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Monika Fludernik

Professeur
Université de Fribourg en Brisgau
Diachronic Narratology: Late Medieval and Early Modern English Prose Narrative
01 October 2014 -
30 June 2015
Literature
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Monika Fludernik (born 1957) is Professor of English Literature at the University of Freiburg/Germany and the director of the graduate school “Factual and Fictional Narration” (GRK 1767) funded by the German Research Foundation. She studied English, Indo-European Philology, Mathematics and History at the University of Graz, Austria and did her PhD under the supervision of F. K. Stanzel on "Narrator's and Characters' Voices in Ulysses". Her habilitation book was published as The Fictions of Language and the Languages of Fiction (Routledge, 1993). She is the author of An Introduction to Narratology (Routledge, 2009) and of the award-winning Towards a ‘Natural’ Narratology (Routledge, 1996). Her book on Gabriel Josipovici, the British postmodernist novelist, Echoes and Mirrorings: Gabriel Josipovici’s Creative Oeuvre (2000), is the first monograph on this major contemporary writer. Work in progress includes a monograph on prison metaphors and work on factual versus fictional narrative concentrating on description and collective minds, especially from a diachronic perspective. Her project at the IEA focuses on late medieval and early modern factual and fictional narratives.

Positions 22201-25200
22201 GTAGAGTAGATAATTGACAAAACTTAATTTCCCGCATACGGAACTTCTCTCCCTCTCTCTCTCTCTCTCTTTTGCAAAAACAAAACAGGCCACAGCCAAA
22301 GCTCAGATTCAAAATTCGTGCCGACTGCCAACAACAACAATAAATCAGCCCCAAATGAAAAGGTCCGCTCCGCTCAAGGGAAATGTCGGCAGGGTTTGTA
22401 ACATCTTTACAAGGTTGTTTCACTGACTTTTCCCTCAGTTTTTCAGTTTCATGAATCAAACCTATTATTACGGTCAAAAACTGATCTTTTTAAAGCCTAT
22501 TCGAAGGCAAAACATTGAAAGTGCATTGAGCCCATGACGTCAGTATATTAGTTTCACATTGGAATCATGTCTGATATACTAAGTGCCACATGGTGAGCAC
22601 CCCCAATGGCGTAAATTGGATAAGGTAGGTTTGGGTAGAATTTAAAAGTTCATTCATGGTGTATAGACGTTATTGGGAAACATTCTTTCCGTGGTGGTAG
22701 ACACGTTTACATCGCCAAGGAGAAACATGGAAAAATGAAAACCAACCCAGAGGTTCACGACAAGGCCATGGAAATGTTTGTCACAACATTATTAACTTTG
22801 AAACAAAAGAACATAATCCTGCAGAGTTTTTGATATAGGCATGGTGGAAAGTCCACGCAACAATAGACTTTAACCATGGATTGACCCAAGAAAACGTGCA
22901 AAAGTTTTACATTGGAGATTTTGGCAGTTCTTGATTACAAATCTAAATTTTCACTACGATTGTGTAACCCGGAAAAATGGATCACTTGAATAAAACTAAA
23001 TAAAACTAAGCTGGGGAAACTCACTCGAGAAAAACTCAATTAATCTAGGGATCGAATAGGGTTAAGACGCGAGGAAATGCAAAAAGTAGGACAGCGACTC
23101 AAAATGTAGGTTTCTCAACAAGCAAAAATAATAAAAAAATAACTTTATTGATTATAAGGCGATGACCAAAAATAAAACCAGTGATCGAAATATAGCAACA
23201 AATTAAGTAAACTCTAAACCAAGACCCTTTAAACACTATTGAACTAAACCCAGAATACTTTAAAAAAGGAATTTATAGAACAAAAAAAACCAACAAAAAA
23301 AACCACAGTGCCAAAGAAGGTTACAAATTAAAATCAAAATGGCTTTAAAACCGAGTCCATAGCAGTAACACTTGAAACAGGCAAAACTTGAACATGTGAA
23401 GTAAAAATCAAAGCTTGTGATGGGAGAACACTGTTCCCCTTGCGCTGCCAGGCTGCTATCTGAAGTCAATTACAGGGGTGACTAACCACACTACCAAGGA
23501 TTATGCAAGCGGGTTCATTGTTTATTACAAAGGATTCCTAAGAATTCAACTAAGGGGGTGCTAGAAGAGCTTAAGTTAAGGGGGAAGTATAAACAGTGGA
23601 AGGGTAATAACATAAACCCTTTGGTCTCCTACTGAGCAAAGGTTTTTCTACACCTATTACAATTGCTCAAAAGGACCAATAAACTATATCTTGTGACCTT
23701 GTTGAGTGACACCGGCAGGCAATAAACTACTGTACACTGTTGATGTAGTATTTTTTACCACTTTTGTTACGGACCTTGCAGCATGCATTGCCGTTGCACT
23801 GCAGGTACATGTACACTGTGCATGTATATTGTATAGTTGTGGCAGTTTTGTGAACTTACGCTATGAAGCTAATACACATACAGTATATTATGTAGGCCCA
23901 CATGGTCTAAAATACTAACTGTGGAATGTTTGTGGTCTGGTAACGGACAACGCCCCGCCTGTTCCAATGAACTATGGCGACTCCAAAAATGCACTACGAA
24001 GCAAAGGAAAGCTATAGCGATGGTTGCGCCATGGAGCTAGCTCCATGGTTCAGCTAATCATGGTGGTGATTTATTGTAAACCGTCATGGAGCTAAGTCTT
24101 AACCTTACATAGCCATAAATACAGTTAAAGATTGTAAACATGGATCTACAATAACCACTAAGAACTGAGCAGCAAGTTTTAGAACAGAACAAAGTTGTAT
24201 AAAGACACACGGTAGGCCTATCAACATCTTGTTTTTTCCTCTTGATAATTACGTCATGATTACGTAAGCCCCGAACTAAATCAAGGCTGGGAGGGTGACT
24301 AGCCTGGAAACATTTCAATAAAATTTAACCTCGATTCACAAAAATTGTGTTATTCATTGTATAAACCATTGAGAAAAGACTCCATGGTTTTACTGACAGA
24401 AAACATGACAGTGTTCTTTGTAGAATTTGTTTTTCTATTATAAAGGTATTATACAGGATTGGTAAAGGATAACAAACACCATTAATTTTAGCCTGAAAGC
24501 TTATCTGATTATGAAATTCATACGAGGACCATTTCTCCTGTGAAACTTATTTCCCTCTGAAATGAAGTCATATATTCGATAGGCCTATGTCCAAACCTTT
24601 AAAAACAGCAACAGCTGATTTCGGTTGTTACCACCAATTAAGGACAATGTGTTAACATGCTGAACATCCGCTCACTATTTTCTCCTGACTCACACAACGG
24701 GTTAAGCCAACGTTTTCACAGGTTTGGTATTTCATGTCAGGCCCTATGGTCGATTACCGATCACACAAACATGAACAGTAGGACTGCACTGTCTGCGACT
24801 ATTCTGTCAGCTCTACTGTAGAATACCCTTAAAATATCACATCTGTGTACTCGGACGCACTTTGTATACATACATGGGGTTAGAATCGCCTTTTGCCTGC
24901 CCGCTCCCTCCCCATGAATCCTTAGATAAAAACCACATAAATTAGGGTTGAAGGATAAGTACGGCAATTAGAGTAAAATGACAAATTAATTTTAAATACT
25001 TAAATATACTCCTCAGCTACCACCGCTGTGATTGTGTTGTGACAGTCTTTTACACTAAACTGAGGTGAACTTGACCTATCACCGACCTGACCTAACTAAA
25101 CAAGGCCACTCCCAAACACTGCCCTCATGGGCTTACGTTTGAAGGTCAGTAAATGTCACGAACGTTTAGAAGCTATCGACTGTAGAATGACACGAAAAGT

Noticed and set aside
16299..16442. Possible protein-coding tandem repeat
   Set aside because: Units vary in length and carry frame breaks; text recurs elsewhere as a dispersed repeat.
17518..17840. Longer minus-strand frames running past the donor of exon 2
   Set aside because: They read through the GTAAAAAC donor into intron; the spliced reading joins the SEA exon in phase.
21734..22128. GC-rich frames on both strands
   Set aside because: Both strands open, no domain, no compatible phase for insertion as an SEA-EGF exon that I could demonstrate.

The topic of my research project is “Narrative diachrony:  Prose narratives from the late 15th century to the early 17th century”. I wish to analyse two genres: the prose novel and the folktale (factual and pseudofactual). The selected texts will be examined in depth in order to demonstrate the evolution of forms and their functions in the period being studied. The most important objective of this research project will be to determine whether the categories of classical narratology (Gérard Genette in particular) are appropriate for describing all the characteristics of narrative prose from the English Renaissance and factual texts, or whether we must modify narrative models in order for them to be applicable to all historical forms of narration.

456
2014-2015
Modern period (1492-1789)
Western Europe